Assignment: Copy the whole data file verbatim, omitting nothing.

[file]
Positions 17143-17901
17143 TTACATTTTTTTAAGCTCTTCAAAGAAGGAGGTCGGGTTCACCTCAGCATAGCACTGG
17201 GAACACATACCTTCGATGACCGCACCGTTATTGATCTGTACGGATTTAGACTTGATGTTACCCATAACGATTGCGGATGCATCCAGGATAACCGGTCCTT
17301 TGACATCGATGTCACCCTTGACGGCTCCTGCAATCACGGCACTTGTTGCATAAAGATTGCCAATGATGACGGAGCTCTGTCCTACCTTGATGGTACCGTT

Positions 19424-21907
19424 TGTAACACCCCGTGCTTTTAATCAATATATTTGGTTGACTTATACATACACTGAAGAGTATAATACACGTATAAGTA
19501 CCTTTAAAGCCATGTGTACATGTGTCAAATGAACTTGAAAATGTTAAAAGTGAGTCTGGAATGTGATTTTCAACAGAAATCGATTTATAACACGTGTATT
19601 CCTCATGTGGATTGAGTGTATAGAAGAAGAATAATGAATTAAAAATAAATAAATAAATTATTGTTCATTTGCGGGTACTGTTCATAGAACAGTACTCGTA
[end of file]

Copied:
Positions 17143-17901
17143 TTACATTTTTTTAAGCTCTTCAAAGAAGGAGGTCGGGTTCACCTCAGCATAGCACTGG
17201 GAACACATACCTTCGATGACCGCACCGTTATTGATCTGTACGGATTTAGACTTGATGTTACCCATAACGATTGCGGATGCATCCAGGATAACCGGTCCTT
17301 TGACATCGATGTCACCCTTGACGGCTCCTGCAATCACGGCACTTGTTGCATAAAGATTGCCAATGATGACGGAGCTCTGTCCTACCTTGATGGTACCGTT

Positions 19424-21907
19424 TGTAACACCCCGTGCTTTTAATCAATATATTTGGTTGACTTATACATACACTGAAGAGTATAATACACGTATAAGTA
19501 CCTTTAAAGCCATGTGTACATGTGTCAAATGAACTTGAAAATGTTAAAAGTGAGTCTGGAATGTGATTTTCAACAGAAATCGATTTATAACACGTGTATT
19601 CCTCATGTGGATTGAGTGTATAGAAGAAGAATAATGAATTAAAAATAAATAAATAAATTATTGTTCATTTGCGGGTACTGTTCATAGAACAGTACTCGTA